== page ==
Harmful to Minors by Judith Levine is an important title for educators on both sides of the sex ed issue. As a promoter of abstinence education, I was prepared to hate this book as a minor Pop-culture work that promotes sexual license and rooted in less-than scientific source materials. While my conclusion is that much of the books premise is flawed, I cannot fault her on her scientific sources or delivery of her ideas. In truth, she has done a grand job.
A WARNING: Sex ed advocates are like most others, they tend toward tunnel-vision. Levine is no exception. She labels those who promote abstaining as "right-wing" or "religious right" much too often, thereby hurting her case. Her style fluctuates somewhat from offering a scholarly approach and then slipping into "them-against-us" arguments that, quite frankly are tiresome. You can almost envision her get hopping mad as she types.
For those of us who care deeply that sex ed shouldn't promote sexual misconduct, Levine offers her argument- and those of her chums - very clearly. This is worth reading for yourself, even if you disagree with her conclusions.
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on October 25, 2005
Levine's book, "Harmful to Minors", is obviously controversial. That's not surprising considering she is attempting to take down one of the biggest sacred cows in current society. Levine is positing something shocking- that children aren't aliens or angels or devils, that they are humans with all of the needs and desires and curiosities that entails. Her stats are well-researched, and have a tendency to knock your legs out from under you (she tells the truth about stats that are still in use, even by the so-called experts). Her understanding of our cultural biases is thorough. Sadly, her political views shine through here and there, and this is not helping the aim of the book any. This is the only reason I gave it 4 stars, rather than 5.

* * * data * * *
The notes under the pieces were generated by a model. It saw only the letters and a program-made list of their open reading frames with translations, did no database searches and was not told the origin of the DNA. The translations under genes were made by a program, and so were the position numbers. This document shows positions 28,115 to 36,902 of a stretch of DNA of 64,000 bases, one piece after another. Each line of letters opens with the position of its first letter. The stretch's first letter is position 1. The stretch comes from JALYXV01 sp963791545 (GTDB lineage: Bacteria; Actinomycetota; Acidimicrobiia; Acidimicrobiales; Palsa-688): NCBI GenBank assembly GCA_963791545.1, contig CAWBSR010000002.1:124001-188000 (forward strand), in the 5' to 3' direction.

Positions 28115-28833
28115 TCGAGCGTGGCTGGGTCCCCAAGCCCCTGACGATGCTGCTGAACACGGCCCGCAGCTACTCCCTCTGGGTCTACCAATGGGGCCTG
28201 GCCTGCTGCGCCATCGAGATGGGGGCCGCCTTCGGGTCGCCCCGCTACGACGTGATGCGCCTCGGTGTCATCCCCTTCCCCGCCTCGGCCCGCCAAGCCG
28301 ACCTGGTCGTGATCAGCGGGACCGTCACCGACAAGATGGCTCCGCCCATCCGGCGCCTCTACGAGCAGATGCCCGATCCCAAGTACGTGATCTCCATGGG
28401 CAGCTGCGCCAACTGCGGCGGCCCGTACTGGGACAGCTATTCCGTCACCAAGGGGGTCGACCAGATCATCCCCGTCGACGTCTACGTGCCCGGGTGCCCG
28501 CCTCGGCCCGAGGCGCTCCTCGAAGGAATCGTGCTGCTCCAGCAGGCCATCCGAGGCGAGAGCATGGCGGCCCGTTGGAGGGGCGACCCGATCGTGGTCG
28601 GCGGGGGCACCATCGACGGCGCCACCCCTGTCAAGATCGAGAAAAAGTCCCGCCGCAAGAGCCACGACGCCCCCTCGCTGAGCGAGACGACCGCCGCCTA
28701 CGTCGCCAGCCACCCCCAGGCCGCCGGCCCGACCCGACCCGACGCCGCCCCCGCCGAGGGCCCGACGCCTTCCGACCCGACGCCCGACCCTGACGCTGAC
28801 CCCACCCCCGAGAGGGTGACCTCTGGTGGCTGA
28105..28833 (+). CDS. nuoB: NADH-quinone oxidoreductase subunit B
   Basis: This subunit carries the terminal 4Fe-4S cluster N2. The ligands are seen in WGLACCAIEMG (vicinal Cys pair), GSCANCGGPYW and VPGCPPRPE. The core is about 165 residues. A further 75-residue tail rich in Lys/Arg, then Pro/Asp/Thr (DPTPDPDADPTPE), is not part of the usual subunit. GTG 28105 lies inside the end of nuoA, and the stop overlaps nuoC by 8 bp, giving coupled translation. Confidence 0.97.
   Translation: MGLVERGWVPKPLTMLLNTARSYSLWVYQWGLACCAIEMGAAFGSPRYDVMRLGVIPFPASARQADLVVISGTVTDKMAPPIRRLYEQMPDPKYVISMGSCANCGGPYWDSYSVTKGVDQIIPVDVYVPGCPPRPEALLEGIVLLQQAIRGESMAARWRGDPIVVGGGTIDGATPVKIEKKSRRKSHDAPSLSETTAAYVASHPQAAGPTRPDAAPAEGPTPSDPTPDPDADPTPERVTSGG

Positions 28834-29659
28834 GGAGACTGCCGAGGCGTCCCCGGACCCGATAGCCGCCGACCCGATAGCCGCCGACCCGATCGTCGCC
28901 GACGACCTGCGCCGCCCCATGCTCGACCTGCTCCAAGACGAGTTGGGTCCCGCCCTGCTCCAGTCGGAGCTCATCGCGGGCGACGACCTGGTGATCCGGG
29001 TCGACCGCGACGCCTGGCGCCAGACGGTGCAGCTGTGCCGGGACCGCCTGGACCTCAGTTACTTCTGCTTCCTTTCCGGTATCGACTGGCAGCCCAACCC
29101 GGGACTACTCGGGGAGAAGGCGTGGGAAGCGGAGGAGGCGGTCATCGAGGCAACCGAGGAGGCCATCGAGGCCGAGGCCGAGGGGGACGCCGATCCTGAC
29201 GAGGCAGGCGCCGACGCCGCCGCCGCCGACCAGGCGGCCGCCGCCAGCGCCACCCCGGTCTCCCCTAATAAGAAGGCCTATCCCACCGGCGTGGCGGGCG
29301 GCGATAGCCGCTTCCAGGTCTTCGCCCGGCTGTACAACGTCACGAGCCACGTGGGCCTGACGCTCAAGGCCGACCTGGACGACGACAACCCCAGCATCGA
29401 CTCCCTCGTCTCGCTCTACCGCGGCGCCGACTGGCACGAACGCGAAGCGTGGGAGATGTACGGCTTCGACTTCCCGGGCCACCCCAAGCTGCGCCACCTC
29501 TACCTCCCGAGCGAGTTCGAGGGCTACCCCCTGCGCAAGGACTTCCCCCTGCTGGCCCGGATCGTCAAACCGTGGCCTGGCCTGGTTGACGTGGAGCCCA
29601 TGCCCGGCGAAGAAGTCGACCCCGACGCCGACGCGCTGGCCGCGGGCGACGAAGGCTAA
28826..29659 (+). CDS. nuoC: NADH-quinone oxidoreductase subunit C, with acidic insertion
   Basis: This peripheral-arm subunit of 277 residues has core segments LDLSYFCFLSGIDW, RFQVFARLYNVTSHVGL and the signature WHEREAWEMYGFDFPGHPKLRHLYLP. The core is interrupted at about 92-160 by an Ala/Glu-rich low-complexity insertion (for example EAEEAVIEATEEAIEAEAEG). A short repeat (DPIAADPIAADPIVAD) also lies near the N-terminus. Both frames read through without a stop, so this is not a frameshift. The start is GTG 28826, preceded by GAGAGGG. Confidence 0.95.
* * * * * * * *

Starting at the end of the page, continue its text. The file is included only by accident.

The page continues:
Let me be frank, Levine is trying to change the way people relate to children, even their own children, especially their own children. This will earn her a great deal of ire. Parents view their children as their most private possessions. Levine is trying to take away our favorite bogeymen. This is not easy either. The reason that Levine has so many detractors is because the work she does is so utterly noble and neccesary. I should add that I resent the implication by some of her readers that if she were a parent she would have written this book differently. I suppose if being a parent means that you are incapable of reason and logic, that may be the case. I prefer to think better of parents.

I think that every english-speaking person should read this book, parent or non. I think teenagers, teachers, psychologists, police officers, guidance counsellors, CPS employees, daycare workers, judges, doctors and politicians should read this book. I think that we could all stand to learn something, not just from this book, but from the conversations that come of rethinking our assumptions.